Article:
At the Deutsches Museum’s transport center the young scientists will present a total of 59 research projects, divided into seven subject areas. Topics range from an ergonomic pinboard and intelligent pillboxes to projects in physics, biotechnology and environmental protection.
For three days the expert judges from science and industry will thoroughly examine the participants’ projects: “When talking to the students, the judges want to find out where the smartest ideas and most innovative approaches have come from. They are interested in instances where problems have had to be overcome and competitors have been particularly creative,” says Dr. Monika Christl, head of the Bavarian competition. The winners will then be announced at a ceremony on Thursday, March 22, by the Bavarian Minister for Science and Education Dr. Ludwig Spaenle.
Dr. Ludwig Spaenle underlined the importance of the competition: “The state-wide Young Scientists competition invites students to engage independently and creatively with mathematical, scientific and technical phenomena. Young Scientists inspires students to invent and experiment and introduces them to the world of science, IT, mathematics and engineering. As such, the competition is an excellent addition to the various measures to promote STEM subjects and support gifted students in our schools.
Wacker Chemie AG has sponsored the state-wide competition in Bavaria every two years since 1998. “Every year I am impressed by how many ideas these young people produce,” says Auguste Willems, a member of WACKER’s Executive Board. The Young Scientists competition inspires them. In their work they are learning that setbacks come with the territory. If you want to go on to have a successful career in science, you have to understand the importance of persevering, not letting yourself get discouraged and finding new solutions.”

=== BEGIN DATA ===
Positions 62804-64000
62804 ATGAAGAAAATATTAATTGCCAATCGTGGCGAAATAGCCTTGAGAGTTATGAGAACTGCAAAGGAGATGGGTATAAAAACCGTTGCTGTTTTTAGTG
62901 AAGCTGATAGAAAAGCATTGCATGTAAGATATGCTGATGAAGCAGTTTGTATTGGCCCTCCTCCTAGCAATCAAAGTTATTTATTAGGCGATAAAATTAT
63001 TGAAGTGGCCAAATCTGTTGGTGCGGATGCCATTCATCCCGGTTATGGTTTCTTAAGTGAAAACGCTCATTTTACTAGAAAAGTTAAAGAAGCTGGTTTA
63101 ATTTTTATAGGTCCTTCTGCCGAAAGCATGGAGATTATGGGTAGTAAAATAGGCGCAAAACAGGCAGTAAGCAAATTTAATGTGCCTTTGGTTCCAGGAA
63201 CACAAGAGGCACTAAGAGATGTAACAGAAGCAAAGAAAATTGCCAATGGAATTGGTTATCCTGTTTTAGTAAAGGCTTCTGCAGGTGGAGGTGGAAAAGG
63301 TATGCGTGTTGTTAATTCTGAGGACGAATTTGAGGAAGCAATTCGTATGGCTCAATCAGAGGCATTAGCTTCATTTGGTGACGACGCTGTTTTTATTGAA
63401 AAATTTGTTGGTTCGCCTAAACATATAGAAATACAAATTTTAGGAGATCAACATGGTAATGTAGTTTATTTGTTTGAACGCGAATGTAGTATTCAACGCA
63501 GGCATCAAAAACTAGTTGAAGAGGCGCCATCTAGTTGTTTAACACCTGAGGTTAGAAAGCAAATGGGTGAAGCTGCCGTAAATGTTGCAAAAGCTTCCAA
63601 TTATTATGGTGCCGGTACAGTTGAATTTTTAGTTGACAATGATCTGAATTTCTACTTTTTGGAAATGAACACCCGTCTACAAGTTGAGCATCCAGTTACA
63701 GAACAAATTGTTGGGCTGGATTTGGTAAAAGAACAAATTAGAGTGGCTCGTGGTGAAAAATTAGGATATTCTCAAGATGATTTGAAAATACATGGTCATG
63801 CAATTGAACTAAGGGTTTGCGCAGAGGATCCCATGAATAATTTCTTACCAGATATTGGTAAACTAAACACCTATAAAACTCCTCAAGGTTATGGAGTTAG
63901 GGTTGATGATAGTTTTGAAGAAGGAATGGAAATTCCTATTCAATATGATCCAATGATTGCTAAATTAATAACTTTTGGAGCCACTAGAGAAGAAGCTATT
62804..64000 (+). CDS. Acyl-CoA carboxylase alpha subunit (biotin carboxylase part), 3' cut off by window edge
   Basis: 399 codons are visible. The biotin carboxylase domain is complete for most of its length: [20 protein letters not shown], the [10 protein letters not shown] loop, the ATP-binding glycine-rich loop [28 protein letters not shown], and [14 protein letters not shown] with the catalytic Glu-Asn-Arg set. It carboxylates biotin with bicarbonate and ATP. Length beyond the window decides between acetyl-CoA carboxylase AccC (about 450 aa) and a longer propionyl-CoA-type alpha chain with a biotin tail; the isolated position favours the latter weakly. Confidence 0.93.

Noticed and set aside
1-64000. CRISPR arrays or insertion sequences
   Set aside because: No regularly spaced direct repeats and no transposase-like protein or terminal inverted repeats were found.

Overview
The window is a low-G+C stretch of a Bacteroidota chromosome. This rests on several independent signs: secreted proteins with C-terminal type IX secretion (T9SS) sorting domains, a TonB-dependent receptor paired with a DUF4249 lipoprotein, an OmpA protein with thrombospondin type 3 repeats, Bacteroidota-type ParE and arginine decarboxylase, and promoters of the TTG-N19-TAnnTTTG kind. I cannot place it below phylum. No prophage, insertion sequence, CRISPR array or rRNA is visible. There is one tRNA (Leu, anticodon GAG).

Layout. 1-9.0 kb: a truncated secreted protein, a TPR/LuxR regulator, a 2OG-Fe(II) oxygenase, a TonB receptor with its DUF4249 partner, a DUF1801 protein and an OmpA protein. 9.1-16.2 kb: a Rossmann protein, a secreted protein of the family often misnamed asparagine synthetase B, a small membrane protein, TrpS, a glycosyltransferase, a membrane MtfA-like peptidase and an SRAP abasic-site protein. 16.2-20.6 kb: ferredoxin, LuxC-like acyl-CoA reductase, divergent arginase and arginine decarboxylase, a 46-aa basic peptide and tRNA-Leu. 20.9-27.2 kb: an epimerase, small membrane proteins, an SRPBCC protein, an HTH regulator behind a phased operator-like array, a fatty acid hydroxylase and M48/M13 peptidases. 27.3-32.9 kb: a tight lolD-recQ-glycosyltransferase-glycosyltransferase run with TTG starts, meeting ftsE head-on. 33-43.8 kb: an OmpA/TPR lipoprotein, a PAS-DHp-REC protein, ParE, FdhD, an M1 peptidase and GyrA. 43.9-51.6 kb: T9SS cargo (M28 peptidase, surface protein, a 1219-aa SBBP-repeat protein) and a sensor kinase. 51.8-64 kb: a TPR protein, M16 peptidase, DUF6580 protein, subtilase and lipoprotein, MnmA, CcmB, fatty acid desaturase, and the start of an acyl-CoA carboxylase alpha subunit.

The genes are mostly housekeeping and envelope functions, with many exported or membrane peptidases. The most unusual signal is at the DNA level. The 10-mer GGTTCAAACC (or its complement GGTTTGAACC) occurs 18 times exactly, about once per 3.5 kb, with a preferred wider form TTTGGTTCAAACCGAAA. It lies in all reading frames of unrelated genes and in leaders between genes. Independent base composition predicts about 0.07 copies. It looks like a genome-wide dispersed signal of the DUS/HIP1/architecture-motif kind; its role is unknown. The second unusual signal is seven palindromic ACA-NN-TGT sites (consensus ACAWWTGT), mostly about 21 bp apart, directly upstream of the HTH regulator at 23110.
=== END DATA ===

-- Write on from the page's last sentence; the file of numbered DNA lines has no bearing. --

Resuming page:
In 2018, Bavaria was the federal state with the most entrants for the eighth consecutive time: Almost 2,000 children and young people have registered for the regional competitions. Engineering is the preferred subject area (with 24% of Bavarian entries), followed by biology (18%) and chemistry (17%). A third of entrants are girls (32%). Across Germany the participation statistics are slightly different: Biology comes out on top (23.5%), fol-lowed by engineering (19.4%) and chemistry (18.5%). The percentage of female entrants nationwide is 38%.
About the Young Scientists Competition
“Young Scientists” is Europe’s largest competition for aspiring scientists and engineers, and promotes special talents and achievements in these areas. Launched in 1965 by Henri Nannen, the then editor-in-chief of Stern magazine, the competition is celebrating its 53rd anniversary in 2018. The organizer of this annual contest is the Jugend forscht e.V. foundation, while the individual regional and state-wide heats and the national finals are held in partnership with corporate sponsors.